How I Discovered Poetry ~ Christopher Hennessy
To understand why I am here,
sitting next to you, watching
how you tip your coffee just so,
or wondering why you tug
at the strand of hair
that won’t stay put behind your ear
(or why, even now, I feel the next word
must be ‘must’ but on the next line)
or imagining what you would say
if you knew I wanted you
to become a strand of words
like pearls around my neck…
to understand all of that, of me,
there are three things you must know about me
that is, the me before the ecstatic moment(s)
in my life when I came to the end
of the lobotomized frill of a boy I had been
and grabbed on to with my soul’s
monkey toes the thought that
though I wasn’t a poet
I could pretend to be one
until I was a poet…
and this would save
me from myself
Number one. I was ugly.
Or at least that’s how I saw myself.
My brain conjured sickness
like cheap tricks, and my body
was all spreading skin.
I saw ‘poetry’ as a contraption
that would make me beautiful.
Somehow when I put a word
on a piece of notebook paper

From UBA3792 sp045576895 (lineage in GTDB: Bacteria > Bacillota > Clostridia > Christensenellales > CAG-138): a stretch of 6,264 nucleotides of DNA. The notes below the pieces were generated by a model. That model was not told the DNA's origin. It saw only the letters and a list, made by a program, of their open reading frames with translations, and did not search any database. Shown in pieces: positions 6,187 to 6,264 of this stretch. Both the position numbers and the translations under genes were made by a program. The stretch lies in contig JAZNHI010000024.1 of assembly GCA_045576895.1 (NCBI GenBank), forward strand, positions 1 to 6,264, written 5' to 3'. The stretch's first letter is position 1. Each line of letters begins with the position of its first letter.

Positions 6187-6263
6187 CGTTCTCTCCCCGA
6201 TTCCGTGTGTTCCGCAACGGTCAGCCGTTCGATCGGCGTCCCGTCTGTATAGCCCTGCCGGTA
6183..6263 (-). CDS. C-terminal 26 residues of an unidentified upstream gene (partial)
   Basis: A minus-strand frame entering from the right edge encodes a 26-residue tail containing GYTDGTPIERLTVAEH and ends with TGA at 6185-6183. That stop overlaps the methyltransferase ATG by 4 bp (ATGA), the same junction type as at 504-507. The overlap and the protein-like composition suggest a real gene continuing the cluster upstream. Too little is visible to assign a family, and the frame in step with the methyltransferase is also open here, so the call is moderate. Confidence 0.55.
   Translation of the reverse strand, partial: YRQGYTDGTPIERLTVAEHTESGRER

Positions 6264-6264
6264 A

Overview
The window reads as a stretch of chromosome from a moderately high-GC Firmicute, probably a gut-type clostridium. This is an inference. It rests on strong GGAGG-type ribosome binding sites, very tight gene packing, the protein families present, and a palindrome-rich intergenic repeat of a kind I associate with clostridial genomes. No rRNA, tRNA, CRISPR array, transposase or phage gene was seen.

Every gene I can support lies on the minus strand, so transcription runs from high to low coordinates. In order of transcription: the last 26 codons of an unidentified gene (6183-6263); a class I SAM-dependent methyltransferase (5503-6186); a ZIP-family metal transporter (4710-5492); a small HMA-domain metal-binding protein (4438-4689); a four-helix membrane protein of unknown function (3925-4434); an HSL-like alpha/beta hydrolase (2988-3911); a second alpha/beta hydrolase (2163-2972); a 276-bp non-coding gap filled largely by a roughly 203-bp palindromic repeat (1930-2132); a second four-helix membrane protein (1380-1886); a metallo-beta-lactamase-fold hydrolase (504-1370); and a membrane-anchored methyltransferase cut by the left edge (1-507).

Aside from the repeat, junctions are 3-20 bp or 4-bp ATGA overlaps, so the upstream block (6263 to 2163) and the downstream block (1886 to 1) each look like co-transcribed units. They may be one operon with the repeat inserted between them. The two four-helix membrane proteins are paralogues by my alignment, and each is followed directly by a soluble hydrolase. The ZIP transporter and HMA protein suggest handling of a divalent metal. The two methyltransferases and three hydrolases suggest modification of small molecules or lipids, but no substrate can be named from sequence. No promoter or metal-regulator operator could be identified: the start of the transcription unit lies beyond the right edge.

(the fringe like decoration)
and pointed to it as myword,
— a set of secret initials naming a perfect me —
I felt like I would turn out
to matter, be matter, not the bloat
of space, spiraling vacuum,
that I would find
just the right word
to take away the fear
that I was, deep down, a freak
….or worse that I wasn’t here at all,
that the shoulder I was looking over
in Algebra class (where we all wrote
our poetry-less first poems)
was my own.
Number two.I was self-absorbed.
No surprise there.
My father had told me stories
about how he’d written stories
and poems and folks had listened
to him, enraptured, and mom had swooned.
Somehow I was the only one who didn’t hear him.
Somehow I hadn’t discovered blood
was mutual, that I was, in fact,
his son, though everyone told me so
every chance they could get.
So when I wrote my poems
it was this triumphant act of creation,
of original sin, of delight in the id,
of ‘I am so large I outshadow
even the father
of the Word.
Number three. I was in love.
Why else turn to poetry?
Everyone knows that.
His name was Ben
and he was brooding
but cool and he loved to write
and still he was one of the boys
who got to punch
the other boys in the shoulder,
who could shower
after gym without fear
and still write poems about wanting
to walk among fallen leaves anywhere
but where we were.
I thought I wanted
to be him, so I wrote
into him, around him, toward him….
But it was him I wanted
and every single poem
I’ve written since,
I think it must be true,
was, is, a love poem to him.